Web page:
Prayers & Declarations for Increasing in Love

Prayers & Declarations for Increasing in Love

Declarations for Love

  • The love of God has been poured out upon my heart by the Holy Spirit. (Rom. 5:5)
  • I will love the Lord my God with all my heart, soul, mind and strength. And I will love my neighbor as myself. (Matt. 22:36-40)
  • God is making my love for others, and their love for me, grow and overflow. (1 Thes. 3:12)
  • I will use my freedom to serve others in love, not to satisfy my sinful nature. (Gal. 5:13)
  • My love for others will prove that I am Jesus’ disciple. (John 13:35)
  • As I love my neighbors, I am fulfilling all the requirements of God’s law. (Rom. 13:8)
  • I will think of ways to motivate others towards acts of love and good works. (Heb. 10:24)
  • Great love will flow out of my life, in service of and sacrifice for others. (John 15:12-13)

Increase of Love, part 2

Increase of Love, part 2

With so many opinions, definitions and understandings in the world today of what love truly is and how it is best expressed, we need an objective source of truth. People call a million and one different things love, but many of them don’t fit within the model God provided for us in the person of Jesus.

Compassion, while often loving, isn’t always. It’s compassionate and loving to pick up someone’s rent payment to help them through a tough time. But continue that same action, month after month, and it can cease being loving and become enabling (while still being compassionate). The same with tolerance and acceptance, commitment and loyalty, and dozens of other admirable traits. They have their place as manners in which love can be expressed, but aren’t always loving and can’t be considered synonymous with Biblical love.

Increase of Love, part 1

Increase of Love, part 1

We’re concluding 40 Days of Increase with a focus on what Paul referred to as “a more excellent way”. Amidst his teaching on spiritual gifts with the zealous Corinthians, Paul took a “time out” of sorts to clarify what mattered even more than prophecy, tongues, healing, miracles and the like: Love.

Those other things are important for certain, as evidenced by Paul picking right back up with the topic of spiritual gifts in 1 Corinthians 14 after his chapter 13 detour. But Paul makes it clear that they all pale in comparison to love. “And now abide faith, hope, love, these three; but the greatest of these is love” (1 Cor. 13:13).

Prayers & Declarations for Increasing in Hope

Prayers & Declarations for Increasing in Hope

Declarations for Hope

  • When doubts fill my mind, God’s comfort gives me renewed hope and cheer. (Ps. 94:19)
  • Like Abraham, I will keep hoping, even when there seems to be no reason to hope. (Rom. 4:18)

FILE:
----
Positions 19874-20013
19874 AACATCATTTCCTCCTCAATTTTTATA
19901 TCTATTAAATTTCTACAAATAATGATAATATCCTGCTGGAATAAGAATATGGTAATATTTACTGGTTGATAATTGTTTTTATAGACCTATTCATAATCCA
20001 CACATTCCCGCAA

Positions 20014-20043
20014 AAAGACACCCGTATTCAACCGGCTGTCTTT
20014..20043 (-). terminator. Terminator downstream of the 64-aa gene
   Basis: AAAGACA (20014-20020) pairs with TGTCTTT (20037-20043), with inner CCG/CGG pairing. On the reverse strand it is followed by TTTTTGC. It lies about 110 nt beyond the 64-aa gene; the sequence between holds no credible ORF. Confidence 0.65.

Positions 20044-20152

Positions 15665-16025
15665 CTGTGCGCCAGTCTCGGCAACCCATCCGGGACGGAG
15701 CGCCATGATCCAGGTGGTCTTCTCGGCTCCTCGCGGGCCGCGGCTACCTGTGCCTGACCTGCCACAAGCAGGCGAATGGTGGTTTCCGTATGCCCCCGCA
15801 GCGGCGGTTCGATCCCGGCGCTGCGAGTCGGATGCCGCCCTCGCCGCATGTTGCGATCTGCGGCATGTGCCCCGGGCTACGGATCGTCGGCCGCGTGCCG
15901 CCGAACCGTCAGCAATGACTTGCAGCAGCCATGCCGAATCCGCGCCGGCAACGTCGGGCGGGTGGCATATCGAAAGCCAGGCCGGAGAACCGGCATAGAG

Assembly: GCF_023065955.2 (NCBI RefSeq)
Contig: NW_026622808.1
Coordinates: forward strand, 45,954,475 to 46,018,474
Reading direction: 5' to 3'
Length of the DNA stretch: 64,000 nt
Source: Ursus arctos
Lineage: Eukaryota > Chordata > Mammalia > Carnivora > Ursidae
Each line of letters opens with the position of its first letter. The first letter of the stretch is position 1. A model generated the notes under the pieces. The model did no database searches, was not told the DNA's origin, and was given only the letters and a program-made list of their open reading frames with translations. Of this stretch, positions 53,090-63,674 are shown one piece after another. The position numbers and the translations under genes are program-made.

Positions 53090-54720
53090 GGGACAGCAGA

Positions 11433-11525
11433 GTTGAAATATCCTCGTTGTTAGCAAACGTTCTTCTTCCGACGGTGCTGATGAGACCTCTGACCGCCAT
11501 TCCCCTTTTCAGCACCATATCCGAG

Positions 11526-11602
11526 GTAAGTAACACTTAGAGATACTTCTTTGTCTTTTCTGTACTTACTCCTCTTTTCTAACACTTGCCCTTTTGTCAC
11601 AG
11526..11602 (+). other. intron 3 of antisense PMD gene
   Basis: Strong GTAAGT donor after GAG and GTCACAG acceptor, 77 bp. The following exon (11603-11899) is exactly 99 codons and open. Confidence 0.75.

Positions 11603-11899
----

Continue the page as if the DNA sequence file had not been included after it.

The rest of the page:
• I am fully convinced that what God has promised, He is able to perform. (Rom. 4:21)
  • As Jesus shapes and grows my character, I will becoming increasingly hopeful. And hope does NOT disappoint. (Rom. 5:4)
  • God is flooding me with light so that I can understand the confident hope He has given me. (Eph 1:18)
  • I will hold fast to my confessions of hope, because he who promised is faithful. (Heb. 10:23)
  • People will regularly ask about the hope that is within me. (1 Peter 3:15)
  • God is my source of hope and by the power of the Holy Spirit, I am overflowing with confident hope! (Rom. 15:13)

Increase of Hope, part 2

Increase of Hope, part 2

Paul had a lot to say about hope in his letter to the Romans. Following his commentary on the life of Abraham in chapter 4, he continues on the topic of hope in chapter 5, saying:

We have access by faith into this grace in which we stand, and rejoice in hope of the glory of God. And not only that, but we also glory in tribulations, knowing that tribulation produces perseverance; and perseverance, character; and character, hope. Now hope does not disappoint, because the love of God has been poured out in our hearts by the Holy Spirit who was given to us. (Rom. 5:2-5)

Increase of Hope, part 1

Increase of Hope, part 1

Second on Paul’s list of timeless and enduring spiritual traits is hope. “And now abide faith, hope, love, these three,” Paul told the Corinthians (1 Cor. 13:13). Love gets a lot of air time, and for good reason: it’s the greatest. And faith certainly gets taught a lot since it’s one of scripture’s core themes. But hope sometimes feels like an overlooked middle child.

Sure, hope gets mentioned from time to time as something we shouldn’t lose. And we know in a generic, possibly obligatory sense, that God’s people ought to be hopeful. But on the whole, I wouldn’t say that Christians have become known for their hope. Sadly, quite the opposite could be said: we’ve become known for cynicism, fear and foreboding.

Peter challenged his readers to “always be ready to give a defense to everyone who asks you a reason for the hope that is in you” (1 Pet. 3:15). The implication is that our hopefulness ought to be so evident that it regularly elicits questions.